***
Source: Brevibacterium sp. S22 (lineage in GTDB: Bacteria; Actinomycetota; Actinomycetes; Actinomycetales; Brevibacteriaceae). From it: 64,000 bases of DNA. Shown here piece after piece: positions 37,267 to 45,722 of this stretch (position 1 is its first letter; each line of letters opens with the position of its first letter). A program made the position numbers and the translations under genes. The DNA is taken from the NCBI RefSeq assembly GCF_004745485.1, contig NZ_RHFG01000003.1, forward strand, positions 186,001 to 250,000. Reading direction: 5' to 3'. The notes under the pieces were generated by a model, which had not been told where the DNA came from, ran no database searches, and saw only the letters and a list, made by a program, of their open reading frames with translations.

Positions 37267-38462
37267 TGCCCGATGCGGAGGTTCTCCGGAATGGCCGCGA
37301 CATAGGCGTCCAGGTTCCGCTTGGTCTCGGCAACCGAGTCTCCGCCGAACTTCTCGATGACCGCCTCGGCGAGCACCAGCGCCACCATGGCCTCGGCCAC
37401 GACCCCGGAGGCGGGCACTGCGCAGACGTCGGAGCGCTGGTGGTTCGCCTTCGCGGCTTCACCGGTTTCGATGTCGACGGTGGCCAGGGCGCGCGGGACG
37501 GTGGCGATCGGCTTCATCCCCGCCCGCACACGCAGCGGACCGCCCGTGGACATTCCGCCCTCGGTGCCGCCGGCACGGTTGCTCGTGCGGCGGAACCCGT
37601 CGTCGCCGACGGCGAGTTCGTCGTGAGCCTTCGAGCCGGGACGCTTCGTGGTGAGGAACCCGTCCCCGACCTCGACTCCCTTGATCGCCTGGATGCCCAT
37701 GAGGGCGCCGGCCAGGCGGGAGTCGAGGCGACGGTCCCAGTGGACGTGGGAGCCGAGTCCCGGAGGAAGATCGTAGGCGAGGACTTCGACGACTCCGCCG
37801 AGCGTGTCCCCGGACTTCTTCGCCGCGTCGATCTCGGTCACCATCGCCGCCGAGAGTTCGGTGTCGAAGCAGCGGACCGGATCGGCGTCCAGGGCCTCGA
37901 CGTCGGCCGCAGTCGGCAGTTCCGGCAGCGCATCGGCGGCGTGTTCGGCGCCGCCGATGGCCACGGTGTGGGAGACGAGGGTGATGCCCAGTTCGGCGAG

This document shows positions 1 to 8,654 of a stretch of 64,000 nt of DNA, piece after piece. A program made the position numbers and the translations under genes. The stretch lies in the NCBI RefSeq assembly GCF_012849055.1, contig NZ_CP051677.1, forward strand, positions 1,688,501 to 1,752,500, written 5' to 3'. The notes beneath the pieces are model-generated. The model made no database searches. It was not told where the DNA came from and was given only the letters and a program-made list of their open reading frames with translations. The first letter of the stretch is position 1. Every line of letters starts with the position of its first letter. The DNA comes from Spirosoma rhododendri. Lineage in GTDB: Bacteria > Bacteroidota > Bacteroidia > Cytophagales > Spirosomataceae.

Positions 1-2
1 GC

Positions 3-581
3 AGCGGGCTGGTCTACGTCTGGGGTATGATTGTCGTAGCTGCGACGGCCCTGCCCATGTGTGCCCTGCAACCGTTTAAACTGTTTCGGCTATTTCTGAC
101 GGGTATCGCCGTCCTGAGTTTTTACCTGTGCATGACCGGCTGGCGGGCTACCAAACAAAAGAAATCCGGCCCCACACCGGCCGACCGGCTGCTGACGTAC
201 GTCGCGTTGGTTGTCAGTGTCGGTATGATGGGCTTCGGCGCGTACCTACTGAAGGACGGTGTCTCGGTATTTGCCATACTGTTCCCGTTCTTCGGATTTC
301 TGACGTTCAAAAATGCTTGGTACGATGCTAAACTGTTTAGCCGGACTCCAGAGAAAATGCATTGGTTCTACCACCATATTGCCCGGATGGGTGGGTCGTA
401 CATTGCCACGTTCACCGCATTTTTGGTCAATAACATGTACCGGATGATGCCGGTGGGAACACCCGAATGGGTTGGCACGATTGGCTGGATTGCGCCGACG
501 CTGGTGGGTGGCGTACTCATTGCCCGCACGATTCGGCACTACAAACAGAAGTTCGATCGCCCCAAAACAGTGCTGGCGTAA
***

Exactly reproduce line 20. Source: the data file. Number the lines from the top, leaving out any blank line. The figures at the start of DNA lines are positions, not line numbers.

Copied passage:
501 CTGGTGGGTGGCGTACTCATTGCCCGCACGATTCGGCACTACAAACAGAAGTTCGATCGCCCCAAAACAGTGCTGGCGTAA